However, don’t forget that you bought items for certain people once the holiday arrives!  I suggest putting a sticky note on the item with the recipient’s name and the intended time frame you want to give the gift.

6. Keep a Small Stock of Cards and Gift Wrapping Supplies

I save gift bags from presents I receive and store them in one giant gift bag near a standing box of wrapping paper and ribbons that I’ve bought on clearance. In addition to keeping stocked on wrapping supplies, always have a stack of greeting cards handy.

Before I learned to make my own cards, I used to go to Hallmark every few months with a list of upcoming birthdays and buy several $0.99 cards to have on hand. You can also buy a set of 8 or 10 blank note cards and write “Happy Birthday” inside. No one says you have to buy a card with a poem that someone else wrote!  Let’s be honest: people usually throw away their greeting cards, so don’t spend too much money on them.

7. Build it into the Budget

This is so important! None of these ideas will work for you if you haven’t built a line item in your budget specifically for “gifts.” Pretty much everyone buys gifts, whether they can afford them or not… so why not write down an amount that you’d like to spend on certain people for holidays and put it into the budget?

If you use the cash envelope system, put a little money in the gifts envelope each month so you have a pool to pull from when you find a great sale.  If your budget is strictly on paper, take some time with your spouse to write out who you plan to buy gifts for, and the amount you’d like to spend.

Having a $50 bouquet of flowers delivered to your mom for her birthday will likely seem excessive once you see the grand total of your gift-giving budget at the end of the year. You can buy her a beautiful bunch for $10 and deliver them by hand and save yourself a lot of money 🙂

Are you beginning to see a common theme here?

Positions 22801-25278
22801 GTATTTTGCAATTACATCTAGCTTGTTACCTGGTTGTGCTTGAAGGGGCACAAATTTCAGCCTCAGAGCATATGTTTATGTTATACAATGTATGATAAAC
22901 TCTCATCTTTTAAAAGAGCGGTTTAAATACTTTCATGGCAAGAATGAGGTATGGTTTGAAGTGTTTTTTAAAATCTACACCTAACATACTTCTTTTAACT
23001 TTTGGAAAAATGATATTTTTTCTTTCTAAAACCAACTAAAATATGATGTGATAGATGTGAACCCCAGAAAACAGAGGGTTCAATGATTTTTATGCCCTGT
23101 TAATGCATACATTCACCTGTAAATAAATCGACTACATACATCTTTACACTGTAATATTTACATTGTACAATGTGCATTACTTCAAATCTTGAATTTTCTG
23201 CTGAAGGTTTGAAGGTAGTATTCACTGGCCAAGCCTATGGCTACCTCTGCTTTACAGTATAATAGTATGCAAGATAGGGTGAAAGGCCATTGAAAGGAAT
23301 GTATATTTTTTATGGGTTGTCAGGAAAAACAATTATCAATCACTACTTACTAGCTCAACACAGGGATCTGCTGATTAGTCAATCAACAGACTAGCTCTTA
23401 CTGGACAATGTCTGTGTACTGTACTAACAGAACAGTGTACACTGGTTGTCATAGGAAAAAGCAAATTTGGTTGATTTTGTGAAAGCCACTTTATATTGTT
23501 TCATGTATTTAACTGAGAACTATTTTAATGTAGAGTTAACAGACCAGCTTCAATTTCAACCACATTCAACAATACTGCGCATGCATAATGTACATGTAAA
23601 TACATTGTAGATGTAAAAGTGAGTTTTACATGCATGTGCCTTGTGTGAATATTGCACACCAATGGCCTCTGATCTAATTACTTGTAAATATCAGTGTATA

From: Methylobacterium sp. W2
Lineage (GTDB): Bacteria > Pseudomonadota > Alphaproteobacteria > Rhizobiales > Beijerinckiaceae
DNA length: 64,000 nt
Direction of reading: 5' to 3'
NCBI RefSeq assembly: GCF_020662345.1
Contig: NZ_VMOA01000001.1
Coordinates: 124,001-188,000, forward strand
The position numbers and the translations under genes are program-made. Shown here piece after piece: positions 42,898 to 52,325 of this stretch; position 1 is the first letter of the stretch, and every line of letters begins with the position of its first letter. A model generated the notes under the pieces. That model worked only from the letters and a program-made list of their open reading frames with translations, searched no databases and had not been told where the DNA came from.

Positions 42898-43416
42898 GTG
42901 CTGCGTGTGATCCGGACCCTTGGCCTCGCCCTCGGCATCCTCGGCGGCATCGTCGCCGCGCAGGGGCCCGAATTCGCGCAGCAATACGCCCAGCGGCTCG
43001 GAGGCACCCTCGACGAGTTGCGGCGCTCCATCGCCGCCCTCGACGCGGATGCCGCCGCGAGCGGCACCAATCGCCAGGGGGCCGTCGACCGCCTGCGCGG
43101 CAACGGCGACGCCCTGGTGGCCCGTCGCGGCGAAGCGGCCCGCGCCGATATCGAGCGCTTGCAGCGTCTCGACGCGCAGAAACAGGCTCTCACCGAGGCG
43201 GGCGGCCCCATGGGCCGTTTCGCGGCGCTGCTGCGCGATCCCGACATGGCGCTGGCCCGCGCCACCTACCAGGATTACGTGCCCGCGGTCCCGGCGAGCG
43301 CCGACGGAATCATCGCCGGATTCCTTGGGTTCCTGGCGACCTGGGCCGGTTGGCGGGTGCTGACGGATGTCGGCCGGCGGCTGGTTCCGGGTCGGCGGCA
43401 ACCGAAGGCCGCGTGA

Plan ahead!

Put money aside for gifts, intentionally keep your eyes open for good deals, and pretty soon you’ll find you’re able to give generously while staying within your budget!

Katie is a Christian wife and a stay at home mom of 3. She blogs about managing her family, frugal living, cooking, organizing, and all things homemaking at Intentionally by Katie

photo credit

Other posts in the 31 Days of Giving on a Budget series

  1. 31 Days of Giving on a Budget: Turn a Ladies' Night Out into an Opportunity to Give Back
  2. 31 Days of Giving on a Budget: Volunteering in Your Community (Day 2)
  3. 31 Days of Giving on a Budget: Teaching Our Children to Be Givers (Day 3)
  4. 31 Days of Giving on a Budget: Teaching Our Children To Be Gracious Receivers (Day 4)
  5. 31 Days of Giving on a Budget: Charity Begins at Home (Day 5)
  6. 31 Days of Giving: The Healing Power of Giving (Day 6)
  7. 31 Days of Giving on a Budget: Random Acts of Kindness (Day 7)
  8. 31 Days of Giving on a Budget: 6 Creative Gift-Giving Ideas for a Limited Budget (Day 8)
  9. 31 Days of Giving on a Budget: "Give, and it shall be given to you..." (Day 9)
  10. 31 Days of Giving: Hospitality on a Budget (Day 10)
  11. 31 Days of Giving: What Our Children Are Teaching Us About Being Givers (Day 11)
  12. 31 Days of Giving on a Budget: Blessings in a Backpack (Day 12)
  13. 31 Days of Giving on a Budget: 40 Days of Fasting From Excess (Day 13)
  14. 31 Days of Giving: Giving Away as Much as We Save (Day 14)
  15. 31 Days of Giving on a Budget: 7 Ways to Give Generously (Day 15)
  16. 31 Days of Giving on a Budget: Freezer Cooking for the Elderly (Day 16)
  17. 31 Days of Giving on a Budget: The Joy of Giving Anonymously (Day 17)
  18. 31 Days of Giving on a Budget: 3 Fun Ways for Children to Give (Day 18)
  19. 31 Days of Giving on a Budget: The Hunger Site (Day 19)
  20. 31 Days of Giving on a Budget: Using Frugality to Splurge on Others (Day 20)
  21. 31 Days of Giving on a Budget: 5 Inexpensive Ways to Give (Day 21)
  22. 31 Days of Giving on a Budget: Teaching Our Children to be Givers By Setting Examples in Our Everyday Life (Day 22)
  23. 31 Days of Giving on a Budget: Blessing Bags (Day 23)
  24. 31 Days of Giving on a Budget: Giving... Even In Helpless Situations (Day 24)
  25. 31 Days of Giving on a Budget: Finding Joy in Helping Others (Day 25)